After a fantastic lunch supplied by the school we stayed with the same Year 12 class, but this time being taught by Karen. We joined in with the first activity, which revised key terms and the basics of Situation Ethics in an Active way. This was followed by a quick 15 minute test, as Karen wanted to see how well the students had got the basics, before moving on. Karen explained that the purpose of the test was not summative – about collecting marks, but about helping the students self identify what they need to revisit. In order to point out these areas, they were peer marked with missing information highlighted.Students were then set targets to work on in their independent study time.
At the End of the day we had a Q and A session with Ben and considered pedagogy, teaching styles, the intrinsic fascinating subject that Religion is, and Behaviour. Ben gave us a sample of NATRE materials and told us about the New2RE scheme.
For another year the RE PGCE trainees were able to attend the ITT conference at one of our outstanding partnership schools, Stretford High in Manchester. Trainees were involved in a range of sessions such as developing their teaching persona (led by Faisal Ahmed, Professional Mentor and Head of Humanities/Social Sciences Faculty), interview hints and tips (led by Headteacher Nicola Doward) and listen to the experiences of NQT and recent EHU RE ITT graduate, Emily Jones. They had opportunity to meet with some insightful and articulate Year 11 students who shared their thoughts on what make an effective teacher and a good RE lesson, before asking some tough questions to a range of staff who varied in experience. Despite some of the trainees being concerned that they didn’t have enough paper for all the notes they wanted to take (!) it was a great opportunity for them to not only develop their current practice, but also to think about taking their first steps in applying for their first teaching post. Many thanks to all at Stretford.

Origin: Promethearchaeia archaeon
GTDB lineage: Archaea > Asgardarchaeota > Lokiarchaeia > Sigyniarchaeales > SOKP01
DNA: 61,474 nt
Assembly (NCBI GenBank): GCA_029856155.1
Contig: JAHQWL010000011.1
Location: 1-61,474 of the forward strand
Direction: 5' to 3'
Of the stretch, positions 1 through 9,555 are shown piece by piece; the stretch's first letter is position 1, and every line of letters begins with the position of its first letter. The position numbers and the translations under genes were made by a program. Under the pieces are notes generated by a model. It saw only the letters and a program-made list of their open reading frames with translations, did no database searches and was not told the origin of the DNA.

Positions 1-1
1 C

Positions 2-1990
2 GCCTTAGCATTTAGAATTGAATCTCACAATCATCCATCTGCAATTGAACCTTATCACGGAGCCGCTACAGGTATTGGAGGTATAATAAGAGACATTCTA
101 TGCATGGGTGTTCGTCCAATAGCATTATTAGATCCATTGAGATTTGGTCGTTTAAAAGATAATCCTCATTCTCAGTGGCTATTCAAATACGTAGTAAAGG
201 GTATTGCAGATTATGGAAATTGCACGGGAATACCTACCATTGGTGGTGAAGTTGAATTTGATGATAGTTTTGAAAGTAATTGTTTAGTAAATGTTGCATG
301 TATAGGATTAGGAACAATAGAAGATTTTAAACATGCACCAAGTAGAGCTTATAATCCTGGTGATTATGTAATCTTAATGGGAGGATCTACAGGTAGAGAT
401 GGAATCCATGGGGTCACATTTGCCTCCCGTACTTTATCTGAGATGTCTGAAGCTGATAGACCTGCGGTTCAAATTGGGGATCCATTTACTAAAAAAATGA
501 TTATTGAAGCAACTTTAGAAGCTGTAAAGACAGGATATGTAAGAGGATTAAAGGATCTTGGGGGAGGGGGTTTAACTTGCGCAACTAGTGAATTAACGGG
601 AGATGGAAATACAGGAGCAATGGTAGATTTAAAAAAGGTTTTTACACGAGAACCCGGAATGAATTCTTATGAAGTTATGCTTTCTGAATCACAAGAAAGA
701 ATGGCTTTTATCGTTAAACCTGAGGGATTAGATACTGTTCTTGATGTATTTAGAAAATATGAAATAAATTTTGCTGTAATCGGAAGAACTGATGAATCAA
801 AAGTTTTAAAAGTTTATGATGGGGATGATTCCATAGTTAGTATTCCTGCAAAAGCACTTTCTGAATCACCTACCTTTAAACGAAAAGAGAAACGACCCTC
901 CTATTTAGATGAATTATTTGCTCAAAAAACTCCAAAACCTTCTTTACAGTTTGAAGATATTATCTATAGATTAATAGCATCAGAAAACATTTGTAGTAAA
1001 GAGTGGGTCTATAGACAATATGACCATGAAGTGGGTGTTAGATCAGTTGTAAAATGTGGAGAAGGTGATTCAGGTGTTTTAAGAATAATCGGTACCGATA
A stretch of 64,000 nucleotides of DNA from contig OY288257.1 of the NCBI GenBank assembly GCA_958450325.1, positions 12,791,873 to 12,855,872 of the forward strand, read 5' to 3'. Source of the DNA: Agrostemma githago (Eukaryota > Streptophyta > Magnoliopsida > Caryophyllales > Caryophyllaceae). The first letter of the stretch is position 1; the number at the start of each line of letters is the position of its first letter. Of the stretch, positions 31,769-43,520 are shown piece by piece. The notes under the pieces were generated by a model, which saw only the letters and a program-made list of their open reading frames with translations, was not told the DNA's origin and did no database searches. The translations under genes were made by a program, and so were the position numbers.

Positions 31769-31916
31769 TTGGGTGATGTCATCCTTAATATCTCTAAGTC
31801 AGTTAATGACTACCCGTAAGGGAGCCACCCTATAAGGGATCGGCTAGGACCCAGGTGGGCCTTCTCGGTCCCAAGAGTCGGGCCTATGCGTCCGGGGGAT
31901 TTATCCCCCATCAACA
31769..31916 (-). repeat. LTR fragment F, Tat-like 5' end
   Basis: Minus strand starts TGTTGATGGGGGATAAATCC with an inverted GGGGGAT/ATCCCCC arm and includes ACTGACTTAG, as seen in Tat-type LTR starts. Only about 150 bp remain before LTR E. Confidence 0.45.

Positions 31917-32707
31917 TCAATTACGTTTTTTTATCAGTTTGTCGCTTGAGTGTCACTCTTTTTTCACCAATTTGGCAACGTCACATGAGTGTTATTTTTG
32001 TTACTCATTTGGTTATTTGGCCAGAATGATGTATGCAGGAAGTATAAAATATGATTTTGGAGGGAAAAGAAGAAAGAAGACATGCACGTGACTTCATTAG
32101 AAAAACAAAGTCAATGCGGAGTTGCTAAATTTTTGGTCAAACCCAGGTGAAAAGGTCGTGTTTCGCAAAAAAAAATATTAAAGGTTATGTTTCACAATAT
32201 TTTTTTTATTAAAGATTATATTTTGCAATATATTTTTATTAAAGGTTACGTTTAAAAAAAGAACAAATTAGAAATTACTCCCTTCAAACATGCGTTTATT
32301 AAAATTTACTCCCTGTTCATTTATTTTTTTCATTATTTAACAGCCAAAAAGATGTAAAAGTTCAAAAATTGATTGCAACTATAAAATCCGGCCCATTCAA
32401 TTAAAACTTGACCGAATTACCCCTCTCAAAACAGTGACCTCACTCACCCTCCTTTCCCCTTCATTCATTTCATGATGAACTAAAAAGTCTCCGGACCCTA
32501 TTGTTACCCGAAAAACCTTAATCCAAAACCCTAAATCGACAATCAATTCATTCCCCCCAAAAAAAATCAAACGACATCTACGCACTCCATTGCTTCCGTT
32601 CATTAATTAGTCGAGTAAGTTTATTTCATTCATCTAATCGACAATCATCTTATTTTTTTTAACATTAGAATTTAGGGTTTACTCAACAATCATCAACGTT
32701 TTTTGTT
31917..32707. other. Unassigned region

Today trainees got the chance to visit one of our outstanding partnership schools, Cowley International College in St Helens. Led by the experienced RE team, trainees were able to reflect on the notion and importance of professionalism, benefit from the experiences of ex-Alumni and get some top tips for being professional from Principal Cameron Sheeran. They also got the chance to chat to some fabulous students who shared their experiences of RE and their thoughts on what makes a good RE lesson. A fantastic afternoon that got everyone looking forward to starting their first placement next week. Thanks Cowley!
You may have seen the television series Educating Greater Manchester. The Director of Inclusion at the school Miranda Rathmell is a former PGCE RE trainee from Edge Hill.
We were delighted that she was able to give up a day to help our Year 1 QTS Undergraduate RE students understand SEND and spend some time helping pupils at the school with additional needs.
We were also able to tour the school and meet a few od the stars (both staff and pupils) of the TV series, which is returning for a second series later in the year.
One of our fantastic Curriculum Mentors (and Ex-Edge Hill alumni!), Ruth Taylor from Burnley Hugh School, delivered an effective and engaging session for PGCE students on teaching GCSE RS. Using her own experiences of delivering the new Edxcel RS curriculum, Ruth was able to give practical strategies on differentiating, planning and assessment in GCSE RS. Trainees also got an opportunity to plan their own RE curriculum, thinking about the importance of embedding skills and content in KS3 for KS4 study. Thanks Ruth, you’re welcome back anytime! 🙂